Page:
Wildlife conservation: assessing deforestation, distribution and density of populations and species, and poaching (eg illegal trade in horns and ivory). Industry: inspecting integrity of structures, such as buildings, bridges, power lines and pipelines. Search and rescue: in difficult terrain, for instance mountains and deserts, take images through cloud, rain or fog, day or night using thermal imagery Police: examining traffic and crowd size, scanning motor vehicle license plates, patrolling borders. Agriculture: monitoring free-ranging livestock, evaluating crops such as for moisture or fertilizer content. Archaeology: discovering and mapping new sites for excavation. Cinema & television: soaring and hovering shots of actors and scenes. Leisure: flying drones, either solo or with a club, as a hobby for enjoyment.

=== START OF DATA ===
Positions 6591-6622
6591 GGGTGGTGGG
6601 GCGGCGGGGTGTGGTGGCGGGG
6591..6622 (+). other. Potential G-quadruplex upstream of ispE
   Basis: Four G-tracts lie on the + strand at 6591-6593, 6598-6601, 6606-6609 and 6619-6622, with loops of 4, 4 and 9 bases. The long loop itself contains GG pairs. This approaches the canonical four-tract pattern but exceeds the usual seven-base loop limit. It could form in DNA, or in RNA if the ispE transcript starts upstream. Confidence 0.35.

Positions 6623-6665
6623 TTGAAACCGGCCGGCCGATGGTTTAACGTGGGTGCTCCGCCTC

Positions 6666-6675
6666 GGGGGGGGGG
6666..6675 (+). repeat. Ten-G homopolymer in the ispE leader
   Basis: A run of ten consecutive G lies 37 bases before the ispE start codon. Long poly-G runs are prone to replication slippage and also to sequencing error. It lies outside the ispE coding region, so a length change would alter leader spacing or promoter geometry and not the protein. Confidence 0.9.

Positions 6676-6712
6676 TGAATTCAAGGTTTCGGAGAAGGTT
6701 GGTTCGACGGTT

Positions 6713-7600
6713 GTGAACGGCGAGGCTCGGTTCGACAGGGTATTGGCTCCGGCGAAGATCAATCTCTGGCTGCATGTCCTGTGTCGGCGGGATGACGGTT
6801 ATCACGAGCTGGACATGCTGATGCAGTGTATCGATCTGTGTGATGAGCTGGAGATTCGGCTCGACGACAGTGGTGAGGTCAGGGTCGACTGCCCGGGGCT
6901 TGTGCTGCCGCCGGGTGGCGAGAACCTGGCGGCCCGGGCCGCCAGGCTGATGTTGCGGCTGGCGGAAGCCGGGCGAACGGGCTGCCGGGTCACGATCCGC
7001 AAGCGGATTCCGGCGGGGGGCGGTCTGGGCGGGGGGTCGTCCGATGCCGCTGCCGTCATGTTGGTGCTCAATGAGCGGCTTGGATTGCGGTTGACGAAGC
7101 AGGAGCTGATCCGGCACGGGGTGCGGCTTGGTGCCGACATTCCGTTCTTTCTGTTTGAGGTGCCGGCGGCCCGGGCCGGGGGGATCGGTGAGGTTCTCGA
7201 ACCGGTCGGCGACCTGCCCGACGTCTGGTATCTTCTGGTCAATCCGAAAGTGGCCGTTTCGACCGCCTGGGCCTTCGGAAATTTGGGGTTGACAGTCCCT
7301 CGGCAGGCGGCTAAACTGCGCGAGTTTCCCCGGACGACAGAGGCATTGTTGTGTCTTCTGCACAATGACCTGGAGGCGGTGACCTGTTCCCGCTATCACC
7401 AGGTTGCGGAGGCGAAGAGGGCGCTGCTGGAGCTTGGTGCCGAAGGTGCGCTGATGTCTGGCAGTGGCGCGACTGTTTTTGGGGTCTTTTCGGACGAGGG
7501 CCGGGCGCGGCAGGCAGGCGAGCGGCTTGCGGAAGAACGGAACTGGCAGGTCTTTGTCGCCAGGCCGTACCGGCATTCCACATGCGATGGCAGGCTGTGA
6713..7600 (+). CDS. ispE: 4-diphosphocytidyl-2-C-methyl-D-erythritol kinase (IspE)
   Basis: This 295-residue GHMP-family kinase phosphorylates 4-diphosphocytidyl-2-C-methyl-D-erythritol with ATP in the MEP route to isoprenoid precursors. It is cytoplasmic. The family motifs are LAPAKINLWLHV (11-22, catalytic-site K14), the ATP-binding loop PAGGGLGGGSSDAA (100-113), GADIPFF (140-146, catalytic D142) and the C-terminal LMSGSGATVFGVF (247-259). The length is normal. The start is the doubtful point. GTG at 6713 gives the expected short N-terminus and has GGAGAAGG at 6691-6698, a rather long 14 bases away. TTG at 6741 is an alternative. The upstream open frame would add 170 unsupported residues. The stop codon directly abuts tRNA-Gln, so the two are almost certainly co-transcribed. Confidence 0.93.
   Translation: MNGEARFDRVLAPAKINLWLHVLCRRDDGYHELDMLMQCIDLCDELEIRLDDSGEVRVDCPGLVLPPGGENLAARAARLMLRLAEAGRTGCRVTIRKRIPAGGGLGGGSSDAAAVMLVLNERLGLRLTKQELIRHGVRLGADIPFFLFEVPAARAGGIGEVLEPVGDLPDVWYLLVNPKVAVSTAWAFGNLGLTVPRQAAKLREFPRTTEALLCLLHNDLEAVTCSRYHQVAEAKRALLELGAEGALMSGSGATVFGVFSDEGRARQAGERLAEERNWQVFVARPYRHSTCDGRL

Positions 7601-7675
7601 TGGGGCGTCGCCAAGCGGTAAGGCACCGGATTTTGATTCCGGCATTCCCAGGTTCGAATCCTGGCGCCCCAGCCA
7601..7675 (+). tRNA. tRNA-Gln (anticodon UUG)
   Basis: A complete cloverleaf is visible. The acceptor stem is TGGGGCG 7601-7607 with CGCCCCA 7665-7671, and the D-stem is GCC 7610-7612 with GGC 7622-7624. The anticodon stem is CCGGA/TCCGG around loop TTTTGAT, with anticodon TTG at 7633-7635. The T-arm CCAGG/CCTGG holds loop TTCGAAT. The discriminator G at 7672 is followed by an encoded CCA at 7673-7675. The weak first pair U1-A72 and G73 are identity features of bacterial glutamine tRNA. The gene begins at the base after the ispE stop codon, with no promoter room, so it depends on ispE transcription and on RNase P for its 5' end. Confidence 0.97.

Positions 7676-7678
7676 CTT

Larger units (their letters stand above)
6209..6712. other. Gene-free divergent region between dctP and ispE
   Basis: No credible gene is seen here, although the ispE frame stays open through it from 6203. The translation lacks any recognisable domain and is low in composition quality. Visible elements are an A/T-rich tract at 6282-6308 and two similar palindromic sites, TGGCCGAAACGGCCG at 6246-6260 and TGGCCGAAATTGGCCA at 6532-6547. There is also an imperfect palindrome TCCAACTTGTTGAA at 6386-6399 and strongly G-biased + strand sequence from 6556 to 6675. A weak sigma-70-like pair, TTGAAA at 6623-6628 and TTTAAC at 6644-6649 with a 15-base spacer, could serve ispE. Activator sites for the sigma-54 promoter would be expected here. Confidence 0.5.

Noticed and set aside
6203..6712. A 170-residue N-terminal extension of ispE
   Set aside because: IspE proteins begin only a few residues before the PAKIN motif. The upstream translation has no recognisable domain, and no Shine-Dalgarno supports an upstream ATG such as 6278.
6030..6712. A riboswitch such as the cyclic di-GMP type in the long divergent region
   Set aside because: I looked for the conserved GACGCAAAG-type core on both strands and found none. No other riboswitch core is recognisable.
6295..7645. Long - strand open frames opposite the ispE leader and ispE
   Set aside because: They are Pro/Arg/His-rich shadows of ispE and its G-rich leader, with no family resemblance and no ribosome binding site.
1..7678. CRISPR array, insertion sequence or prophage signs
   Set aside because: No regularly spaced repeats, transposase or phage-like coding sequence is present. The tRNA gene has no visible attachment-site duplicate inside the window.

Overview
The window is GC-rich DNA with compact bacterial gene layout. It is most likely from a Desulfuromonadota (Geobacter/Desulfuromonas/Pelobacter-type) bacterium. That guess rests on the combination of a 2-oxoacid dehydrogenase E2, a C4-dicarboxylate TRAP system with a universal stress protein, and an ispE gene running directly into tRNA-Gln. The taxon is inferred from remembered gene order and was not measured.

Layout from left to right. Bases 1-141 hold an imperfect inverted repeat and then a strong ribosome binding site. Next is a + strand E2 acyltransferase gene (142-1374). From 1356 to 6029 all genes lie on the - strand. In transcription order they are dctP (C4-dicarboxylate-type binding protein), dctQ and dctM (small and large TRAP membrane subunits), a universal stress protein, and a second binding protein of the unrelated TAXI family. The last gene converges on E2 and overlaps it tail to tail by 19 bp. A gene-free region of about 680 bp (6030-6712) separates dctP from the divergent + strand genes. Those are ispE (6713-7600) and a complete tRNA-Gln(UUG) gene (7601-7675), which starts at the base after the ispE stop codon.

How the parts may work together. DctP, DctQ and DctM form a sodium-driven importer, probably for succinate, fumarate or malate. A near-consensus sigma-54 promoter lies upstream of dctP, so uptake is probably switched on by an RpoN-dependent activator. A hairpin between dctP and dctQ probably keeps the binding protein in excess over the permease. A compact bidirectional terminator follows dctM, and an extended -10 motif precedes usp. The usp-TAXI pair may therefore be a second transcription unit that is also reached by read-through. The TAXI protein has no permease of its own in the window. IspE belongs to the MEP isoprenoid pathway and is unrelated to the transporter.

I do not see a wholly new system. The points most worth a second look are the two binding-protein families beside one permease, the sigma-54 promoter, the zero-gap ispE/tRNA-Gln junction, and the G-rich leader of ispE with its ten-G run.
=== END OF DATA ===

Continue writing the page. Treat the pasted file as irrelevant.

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Flying Your Drone/UAV. You could be a team of one to fly your drone but it is easier to be a team of two members: the pilot and the camera operator. The pilot remotely controls the aircraft and the camera operator, standing next to him, is responsible for observing and recording pictures. Their jobs are separate because drones are as demanding to fly as full scale aircraft carrying a crew. The drone pilot must concentrate all the time on keeping his craft in the air. He can set an irregular course using GPS („geographical positioning system‟, controlled via satellites), that the drone will fly by itself automatically. Or he can manipulate a small console or transmitter which includes controls for the ailerons for rolling, elevators for pitching, rudder for yawing, and throttle for speed. Piloting a helicopter, whether a full size one you can sit in or a drone that you can tuck under your arm, takes more patience and skill than controlling a fixed wing aircraft. You have to make the drone helicopter hover, fly up and down and go forward and backwards. The camera operator controls where the camera points, the mode the camera is in and what it records. The camera transmits images of everything it sees, displaying them on a laptop monitor for the camera operator to see and save if useful. Fixed wing drones often carry a camera within their fuselage. But an external payload can be attached to the bottom of the airframe of helicopter drones. Cameras should be easily interchangeable, if you wish, for example, to use thermal as well as daylight imaging. Selecting the right cameras for the right jobs takes as much consideration as selecting the right drone. What Kind of Drone/UAV? For animal rights work, depending on your objective, a helicopter drone may be more suitable than a fixed wing drone. With a helicopter the camera operator can see what is happening by flying the drone backwards or turning it in its own length. However, if you need to cover a lot of ground quickly, rather than observe a small patch for a while, you might swap your rotary drone for a fixed wing drone. Some drones, just like the larger people-carrying aircraft, have aerobatics capabilities (like fighters). These are for hobbyists who want to fly loops and roles with their drones. You will want a model that is a stable platform (more like an airliner) for taking pictures without blurring images. The more equipment your drone carries (the greater the „payload‟), and the more windy and adverse weather your operating area is prone to, the heavier your drone should be for strength and stability. Generally, the size of your drone will dictate the camera payload. Flight time shortens as the camera weight increases. You can design and build your own mini-drone but you will find it a lot easier to buy one complete or as a kit to assemble at home. Assembling a drone as a kit could take you five to twenty or so hours and you should not need any specialist knowledge or tools. The Law for Drones/UAV’s Flying drones is a serious enterprise. It is regulated by law, so do an online search to find out what the law in your country says about flying commercial drones (whether you fly them for profit or not). In the United States, for example, the Federal Aviation Administration restricts flying drones to below 130 metres (400 feet); this is no handicap for animal welfare work. And the Civil Aviation Authority in Britain reminds you that when flying your drone you must be careful to keep your aircraft a safe distance from people, vehicles and structures, and only fly it in suitable weather. As more commercial drones take to the air worldwide, so the law of each country is adapting itself and changing to accommodate this new industry. Be careful to stay within the law and keep up to date with it as it changes. Flying drones seriously, you will need public liability insurance and you might insure cameras separately. Beware Drone/UAV Pitfalls A drawback when flying a miniature drone is that usually you cannot let the machine out of your sight, so you have to stay close to it. Presently, this is demanded by law in some countries. Furthermore, 120